"O L-RD, Who are my power and my strength and my refuge in the day of trouble, to You nations will come from the ends of the earth and say, 'Only lies have our fathers handed down to us, emptiness in which there is nothing of any avail! Can a man make gods for himself, and they are no gods? 'Therefore, behold I let them know; at this time I will let them know My power and My might, and they shall know that My Name is the L-RD".
Jeremiah 16:19-21

Jesus of Nazareth (a town which didn’t exist 2000 years ago).

August 6, 2012

in Judaism is not Christianity minus Jesus,Judaism vs. Christianity,Moshiach.com,Noahide - The Ancient Path,Sophiee

By Sophiee

Jesus of Nazareth (a town which didn’t exist 2000 years ago). Josephus cataloged all the important locations in Galilea and never mentions Nazareth. He cataloged some pretty insignificant places! Then there is the so called “prophecy” of Matthew 2 stating that Jesus fulfilled the prophecy (which no one can find anywhere in the Jewish bible!) that he would be from Nazareth.

Many missionaries shrug off this “little problem” that there is NO prophecy that the messiah will be from the non-existent town of Nazareth. They say it is a “lost prophecy”— or even funnier — an “oral one” (they say the oral tradition in Judaism is nonsense — but here they want to use it as proof??). If this was a “lost prophecy” how would the author of “Matthew” know about it? Why would he expect his readers to know of it, too?

We have ample evidence that the text of the Hebrew Scriptures we have today is unchanged since well before the 1st century CE, so that writer would have had the same text as we use today. So clearly there was no such prophecy — oral or otherwise.

Others claim that Matthew 2:23 is an oblique reference to Isaiah 11:1, so let’s look at Isaiah 11:1. It says:

וְיָצָ֥א חֹ֖טֶר מִגֶּ֣זַע יִשָׁ֑י
וְנֵ֖צֶר מִשָּֽׁרָשָׁ֥יו יִפְרֶה׃

“A stick will emerge from Yishai’s (translated as “Jesse”) trunk, and a וְנֵ֖צֶר / nétzĕr [a poetic metaphor found only three other places, where it is variously translated as ‘a scion’, ‘a twig’, and ‘a sapling’] from his roots will sprout”

OK — so now they want to say (Matthew was wrong I guess) that instead of Jesus being from the non-existent Nazareth he was going to be called a “netzer” (branch). OK, I’ll bite. Show me where in the Christian bible Jesus is EVER called “netzer.” Show me even where Jesus was called “branch.”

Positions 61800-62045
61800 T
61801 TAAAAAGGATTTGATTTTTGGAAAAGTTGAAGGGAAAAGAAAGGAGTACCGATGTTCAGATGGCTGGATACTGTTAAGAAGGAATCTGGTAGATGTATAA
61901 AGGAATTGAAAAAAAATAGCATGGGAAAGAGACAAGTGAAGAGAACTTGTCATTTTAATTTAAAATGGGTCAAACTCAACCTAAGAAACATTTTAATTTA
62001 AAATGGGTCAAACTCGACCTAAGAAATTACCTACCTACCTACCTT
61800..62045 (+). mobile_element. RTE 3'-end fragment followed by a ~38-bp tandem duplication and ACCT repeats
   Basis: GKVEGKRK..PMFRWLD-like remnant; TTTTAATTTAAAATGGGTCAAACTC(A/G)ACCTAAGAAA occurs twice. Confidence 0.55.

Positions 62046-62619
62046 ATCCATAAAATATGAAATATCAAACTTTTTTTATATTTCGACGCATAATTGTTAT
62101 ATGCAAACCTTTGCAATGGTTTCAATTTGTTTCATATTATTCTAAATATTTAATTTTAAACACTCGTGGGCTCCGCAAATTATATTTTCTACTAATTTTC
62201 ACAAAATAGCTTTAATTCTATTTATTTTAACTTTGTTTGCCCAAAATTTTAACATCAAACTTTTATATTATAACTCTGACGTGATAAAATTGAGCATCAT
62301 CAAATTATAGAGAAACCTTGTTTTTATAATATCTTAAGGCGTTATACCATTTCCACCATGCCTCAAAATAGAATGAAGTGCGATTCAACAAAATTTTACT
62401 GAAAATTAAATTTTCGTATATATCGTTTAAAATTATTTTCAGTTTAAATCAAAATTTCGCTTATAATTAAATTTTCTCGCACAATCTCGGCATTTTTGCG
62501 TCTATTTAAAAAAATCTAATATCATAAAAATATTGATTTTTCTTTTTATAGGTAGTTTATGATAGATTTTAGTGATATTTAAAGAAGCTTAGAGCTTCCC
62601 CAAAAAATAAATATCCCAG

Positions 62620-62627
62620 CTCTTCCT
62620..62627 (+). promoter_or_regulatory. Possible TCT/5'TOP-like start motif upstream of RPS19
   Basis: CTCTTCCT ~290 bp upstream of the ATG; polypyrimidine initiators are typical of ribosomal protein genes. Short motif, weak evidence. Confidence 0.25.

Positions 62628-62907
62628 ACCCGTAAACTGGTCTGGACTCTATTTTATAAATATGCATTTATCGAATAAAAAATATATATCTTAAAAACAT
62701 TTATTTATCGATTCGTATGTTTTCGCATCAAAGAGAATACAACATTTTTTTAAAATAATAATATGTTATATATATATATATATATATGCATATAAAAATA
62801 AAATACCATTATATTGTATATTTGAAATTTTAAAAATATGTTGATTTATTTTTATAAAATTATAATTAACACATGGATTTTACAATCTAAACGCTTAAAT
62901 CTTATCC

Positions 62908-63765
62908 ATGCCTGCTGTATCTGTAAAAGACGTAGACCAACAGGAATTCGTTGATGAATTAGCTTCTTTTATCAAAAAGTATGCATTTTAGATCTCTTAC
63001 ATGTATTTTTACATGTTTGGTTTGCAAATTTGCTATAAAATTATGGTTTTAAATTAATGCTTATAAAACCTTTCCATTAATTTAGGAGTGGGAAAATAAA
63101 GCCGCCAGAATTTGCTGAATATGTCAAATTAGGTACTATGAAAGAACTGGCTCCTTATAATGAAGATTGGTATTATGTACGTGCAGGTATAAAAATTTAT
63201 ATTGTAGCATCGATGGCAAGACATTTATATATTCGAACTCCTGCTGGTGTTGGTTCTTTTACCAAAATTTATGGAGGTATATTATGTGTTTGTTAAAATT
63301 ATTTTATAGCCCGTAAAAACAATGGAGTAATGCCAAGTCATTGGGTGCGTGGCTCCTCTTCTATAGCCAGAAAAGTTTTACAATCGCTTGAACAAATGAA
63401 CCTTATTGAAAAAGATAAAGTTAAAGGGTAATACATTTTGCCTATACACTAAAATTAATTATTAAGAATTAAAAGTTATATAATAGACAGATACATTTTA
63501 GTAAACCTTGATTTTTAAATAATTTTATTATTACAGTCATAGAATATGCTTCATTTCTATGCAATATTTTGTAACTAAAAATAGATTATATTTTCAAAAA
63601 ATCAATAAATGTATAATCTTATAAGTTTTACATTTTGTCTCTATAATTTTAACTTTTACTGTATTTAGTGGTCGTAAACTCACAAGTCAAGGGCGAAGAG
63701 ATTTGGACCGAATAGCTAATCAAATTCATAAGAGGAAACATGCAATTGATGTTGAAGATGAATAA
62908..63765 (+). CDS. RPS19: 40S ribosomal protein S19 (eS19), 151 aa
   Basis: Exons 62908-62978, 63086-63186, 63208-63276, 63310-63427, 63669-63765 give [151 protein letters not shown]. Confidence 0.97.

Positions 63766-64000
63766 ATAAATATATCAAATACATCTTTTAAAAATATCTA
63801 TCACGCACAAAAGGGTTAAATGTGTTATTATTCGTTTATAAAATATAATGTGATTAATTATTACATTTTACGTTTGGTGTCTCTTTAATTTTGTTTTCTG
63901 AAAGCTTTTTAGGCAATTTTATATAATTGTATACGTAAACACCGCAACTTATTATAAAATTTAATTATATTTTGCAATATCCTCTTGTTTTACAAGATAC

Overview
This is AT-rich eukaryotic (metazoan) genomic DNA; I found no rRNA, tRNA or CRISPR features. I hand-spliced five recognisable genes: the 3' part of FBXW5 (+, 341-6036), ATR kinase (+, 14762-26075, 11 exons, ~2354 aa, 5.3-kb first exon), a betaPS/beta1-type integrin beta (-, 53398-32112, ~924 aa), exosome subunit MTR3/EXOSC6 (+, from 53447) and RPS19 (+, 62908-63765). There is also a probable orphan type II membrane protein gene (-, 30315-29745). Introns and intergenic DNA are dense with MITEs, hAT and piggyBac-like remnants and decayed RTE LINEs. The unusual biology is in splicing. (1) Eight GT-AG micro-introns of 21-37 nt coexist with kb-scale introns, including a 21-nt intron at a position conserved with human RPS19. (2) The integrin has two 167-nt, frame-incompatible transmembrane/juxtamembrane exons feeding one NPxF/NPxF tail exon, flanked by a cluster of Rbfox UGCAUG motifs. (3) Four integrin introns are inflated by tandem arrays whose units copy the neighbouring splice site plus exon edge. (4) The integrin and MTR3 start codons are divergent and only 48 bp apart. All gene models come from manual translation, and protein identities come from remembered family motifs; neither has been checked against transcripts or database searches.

Because there is ABSOLUTELY NO EVIDENCE that he ever was called “netzer” / branch This is the same as the christian pretense that he was also called “Immanuel” even though he never actually was and, likewise, he was never called “Netzer” by ANYONE, anywhere in the Christian bible. Both are false. (BTW Romans 15:12 says “root of Jesse” — not “branch” — and the Greek word is ῥίζα (rhiza).

The late R’ Yoséf Barzillai came up with a different answer to this question: he suggested that it is much more likely that the “quotation” in Matthew 2:23 was intended to refer to Shoftim / Judges 13:5….

כִּי֩ הִנָּ֨ךְ הָרָ֜ה וְיֹלַ֣דְתְּ בֵּ֗ן וּמוֹרָה֙ לֹא־יַֽעֲלֶ֣ה עַל־רֹאשׁ֔וֹ כִּֽי־נְזִ֧יר אֱלֹהִ֛ים יִֽהְיֶ֥ה הַנַּ֖עַר מִן־הַבָּ֑טֶן וְה֗וּא יָחֵ֛ל לְהוֹשִׁ֥יע אֶת־יִשְׂרָאֵ֖ל מִיַּ֥ד פְּלִשְׁטִֽים׃ “….for see, you [will soon be] pregnant and are going to give birth to a son; no razor will ever come onto his hair [literally ‘head’] because the youth will be a Nazir to G-d from the womb—he is going to begin to rescue [literally ‘save’] Israel from the power of the Phillistine!”

(Notice that verse’s reference to “saving”—irresistable to any missionary!).

This doesn’t explain away the whole town of Nazareth nonsense — but it would be an enormous stretch —

(1) those words addressed directly to Hatz’lelponi (Shimshon’s mother) and referred specifically and explicitly to her future son and nobody else, but, more importantly,

(2) the word used in that verse is נָזִיר nazir (anyone who has adopted the ascetic “Nazirite” vow of abstinence specified in B’midbar 6:2-21)—which is completely unrelated to נֹצְרִי notz’ri (originally “a native or inhabitant of Notz’rat” but now used to mean “a Christian”).

The two words aren’t even spelt the same way in Hebrew (the second letter of נָזִיר nazir is ז zayyin while the corresponding letter of נֹצְרִי notz’ri is צ tzaddi), although it’s easy to mislead readers who don’t know any Hebrew and make them think that the meaning of “Nazirite” is somehow connected to “Nazareth”; many Christian “bible” translators even deliberately try to mislead their readers into making this mistake by writing the word “Nazirite” with a second a in place of the first i and spell it “Nazarite” to make it look more like “Nazareth” — this is total deception — akin to taking two words that sound alike in English but have completely different meanings (red and read for example). . .

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